Men’s Mental Health: And Why It’s so Important

Men's Mental Health

Men’s mental health has been an ongoing discussion as the stigma around mental health treatment decreases.  We hear how important mental health is, but struggle to find ways to express ourselves.  From childhood, boys are often told that showing emotions is a sign of weakness.  When a man talks about being sad or scared, he is told to “nut up”, “have some balls”, or even “be a man.” But what does it mean to “be a man?”  

Is being a man what we see in Men’s Health magazine? Or maybe some of our biggest role models were characters on television or even video games. If Michael Phelps is coming out about his mental health, maybe we keep the discussion going!  

 The male heroes on TV have ripped muscles and the notion that nothing scares them.  They are strong enough to protect everyone.  But the idea of strength portrayed in today’s society creates a separation between men and their emotions.  The things we are told growing up, accompanied by these male figures we see in the media, send a message that men aren’t supposed to show feelings. Men aren’t supposed to be scared, men aren’t supposed to be sad.  The only emotions most male figures show on television are happiness and anger.  Anger is the emotion that is often given to men, through role modeling and encouragement, as a way to express ourselves.  As boys, we have a natural instinct to be strong and want to be the strongest.  We roughhouse with our siblings, friends, and even get into fights to test our strength and ability to be a man.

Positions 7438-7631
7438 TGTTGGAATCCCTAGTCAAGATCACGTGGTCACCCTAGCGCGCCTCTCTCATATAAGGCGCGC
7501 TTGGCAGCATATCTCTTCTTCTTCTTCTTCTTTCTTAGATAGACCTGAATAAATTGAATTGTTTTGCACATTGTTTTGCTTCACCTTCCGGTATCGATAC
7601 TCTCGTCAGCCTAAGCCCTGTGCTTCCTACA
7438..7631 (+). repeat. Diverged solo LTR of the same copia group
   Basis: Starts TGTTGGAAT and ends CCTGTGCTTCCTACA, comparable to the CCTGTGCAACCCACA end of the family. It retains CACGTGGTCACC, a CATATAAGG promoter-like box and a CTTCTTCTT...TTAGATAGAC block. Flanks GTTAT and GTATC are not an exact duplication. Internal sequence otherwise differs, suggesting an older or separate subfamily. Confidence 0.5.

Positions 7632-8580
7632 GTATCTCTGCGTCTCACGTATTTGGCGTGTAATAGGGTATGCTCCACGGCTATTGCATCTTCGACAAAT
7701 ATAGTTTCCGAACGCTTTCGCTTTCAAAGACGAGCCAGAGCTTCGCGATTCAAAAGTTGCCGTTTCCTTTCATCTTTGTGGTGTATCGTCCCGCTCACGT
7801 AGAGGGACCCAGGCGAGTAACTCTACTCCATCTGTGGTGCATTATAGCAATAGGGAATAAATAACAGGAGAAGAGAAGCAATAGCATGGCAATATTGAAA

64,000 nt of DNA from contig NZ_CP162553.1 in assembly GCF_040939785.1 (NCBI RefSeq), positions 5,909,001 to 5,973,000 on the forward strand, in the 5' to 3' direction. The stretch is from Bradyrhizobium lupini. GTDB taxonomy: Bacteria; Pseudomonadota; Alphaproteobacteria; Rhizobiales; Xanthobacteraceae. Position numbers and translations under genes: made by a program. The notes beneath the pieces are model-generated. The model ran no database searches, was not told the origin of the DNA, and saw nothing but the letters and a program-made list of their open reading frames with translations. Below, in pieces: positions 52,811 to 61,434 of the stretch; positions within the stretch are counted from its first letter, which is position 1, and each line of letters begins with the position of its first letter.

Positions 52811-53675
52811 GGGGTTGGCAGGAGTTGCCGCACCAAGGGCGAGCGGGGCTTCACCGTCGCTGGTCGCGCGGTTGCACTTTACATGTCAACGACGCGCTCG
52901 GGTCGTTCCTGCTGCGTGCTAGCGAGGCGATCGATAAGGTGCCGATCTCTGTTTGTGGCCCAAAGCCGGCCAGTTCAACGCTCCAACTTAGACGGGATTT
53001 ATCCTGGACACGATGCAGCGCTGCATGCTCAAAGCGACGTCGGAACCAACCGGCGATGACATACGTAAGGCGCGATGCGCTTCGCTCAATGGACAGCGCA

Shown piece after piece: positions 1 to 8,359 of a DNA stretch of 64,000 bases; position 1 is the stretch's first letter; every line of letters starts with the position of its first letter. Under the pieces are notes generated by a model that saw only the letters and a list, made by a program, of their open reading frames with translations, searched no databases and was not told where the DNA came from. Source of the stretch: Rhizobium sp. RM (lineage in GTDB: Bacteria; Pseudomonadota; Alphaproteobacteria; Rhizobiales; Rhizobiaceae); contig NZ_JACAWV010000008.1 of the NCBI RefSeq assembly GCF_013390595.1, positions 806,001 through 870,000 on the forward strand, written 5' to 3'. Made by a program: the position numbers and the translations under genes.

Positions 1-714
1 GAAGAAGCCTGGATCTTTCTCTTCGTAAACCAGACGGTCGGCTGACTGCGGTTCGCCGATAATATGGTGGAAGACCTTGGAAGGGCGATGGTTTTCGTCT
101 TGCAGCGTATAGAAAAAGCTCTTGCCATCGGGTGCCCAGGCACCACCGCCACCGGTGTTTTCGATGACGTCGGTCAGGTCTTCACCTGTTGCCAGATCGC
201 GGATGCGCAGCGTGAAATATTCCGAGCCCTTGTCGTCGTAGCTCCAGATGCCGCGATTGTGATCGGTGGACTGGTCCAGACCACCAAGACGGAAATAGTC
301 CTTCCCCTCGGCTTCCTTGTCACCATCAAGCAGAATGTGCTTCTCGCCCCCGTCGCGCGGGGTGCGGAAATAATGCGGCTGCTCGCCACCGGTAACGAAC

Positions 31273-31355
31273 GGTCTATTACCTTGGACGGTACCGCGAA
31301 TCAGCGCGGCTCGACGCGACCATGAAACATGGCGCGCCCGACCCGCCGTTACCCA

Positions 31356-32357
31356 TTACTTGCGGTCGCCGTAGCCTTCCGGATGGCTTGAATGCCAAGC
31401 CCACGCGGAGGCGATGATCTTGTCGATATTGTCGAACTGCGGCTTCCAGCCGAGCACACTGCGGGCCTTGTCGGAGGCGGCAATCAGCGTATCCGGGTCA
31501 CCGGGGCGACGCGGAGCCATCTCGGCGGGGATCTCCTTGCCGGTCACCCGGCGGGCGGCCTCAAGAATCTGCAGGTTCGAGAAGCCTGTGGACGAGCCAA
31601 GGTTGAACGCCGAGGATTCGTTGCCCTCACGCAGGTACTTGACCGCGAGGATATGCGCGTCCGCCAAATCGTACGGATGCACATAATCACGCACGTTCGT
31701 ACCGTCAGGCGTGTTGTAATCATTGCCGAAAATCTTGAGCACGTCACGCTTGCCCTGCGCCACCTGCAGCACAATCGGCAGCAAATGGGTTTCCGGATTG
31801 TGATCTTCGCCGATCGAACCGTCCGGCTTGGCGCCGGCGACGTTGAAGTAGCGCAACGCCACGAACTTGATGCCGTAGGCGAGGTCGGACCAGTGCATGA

But what happens when a man is only showing happiness and anger? Sometimes we end up alone or are told we are too aggressive.   A man’s sadness and fear, along with other emotions, get pushed down and snuffed out by our conceptualization that being a man means to not have these experiences. When we inevitably experience those feelings, we feel weak or that we are doing something wrong.  With those reactions, a sense of powerlessness, and maybe even worthlessness is born.  

 This inner turmoil creates a desire and needs to regain control.  But the only tool we are given is to be angry.  Anger is an emotion that seizes power and creates a false sense of control.  Angry men punch things, angry men fight.  So we do have to fight, but fighting a stigma of what mental health looks like.  We have to fight the persona given to us by the media, and some of those childhood experiences.  We have to fight to attend to the pain within and start shedding some of those notions that no longer serve us as men, sons, brothers, friends, and fathers.  

If you are struggling with your mental health here are some tips:  

  • Start by going to a doctor to have your thyroid and hormones checked.  Sometimes when our body is out of sync, it can cause irritability and aggression.
  • Seek out ways to express your feelings safely, even if that means punching a pillow or a punching bag.  Find a physical outlet- it can be very beneficial!
  • Engage in activities with someone you feel safe around. This way you can begin to explore or try to express your feelings.  If you do not have anyone in your life, seek out a mental health professional.  
  • Create more awareness when others give unrealistic or dismissive messages/interactions.  This can be done through reflection such as journaling, blogging, or speaking to other men.